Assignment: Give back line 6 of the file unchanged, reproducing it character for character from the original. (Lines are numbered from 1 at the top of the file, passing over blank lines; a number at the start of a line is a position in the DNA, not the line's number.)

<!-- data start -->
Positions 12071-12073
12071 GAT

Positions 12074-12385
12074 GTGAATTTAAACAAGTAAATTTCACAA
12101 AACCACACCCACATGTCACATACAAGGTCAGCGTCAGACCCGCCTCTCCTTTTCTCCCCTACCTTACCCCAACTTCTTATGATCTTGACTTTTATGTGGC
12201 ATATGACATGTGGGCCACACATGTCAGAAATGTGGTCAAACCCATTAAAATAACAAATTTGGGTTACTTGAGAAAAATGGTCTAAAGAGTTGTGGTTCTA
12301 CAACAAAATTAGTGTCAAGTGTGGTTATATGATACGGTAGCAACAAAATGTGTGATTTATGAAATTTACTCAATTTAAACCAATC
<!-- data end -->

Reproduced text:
12201 ATATGACATGTGGGCCACACATGTCAGAAATGTGGTCAAACCCATTAAAATAACAAATTTGGGTTACTTGAGAAAAATGGTCTAAAGAGTTGTGGTTCTA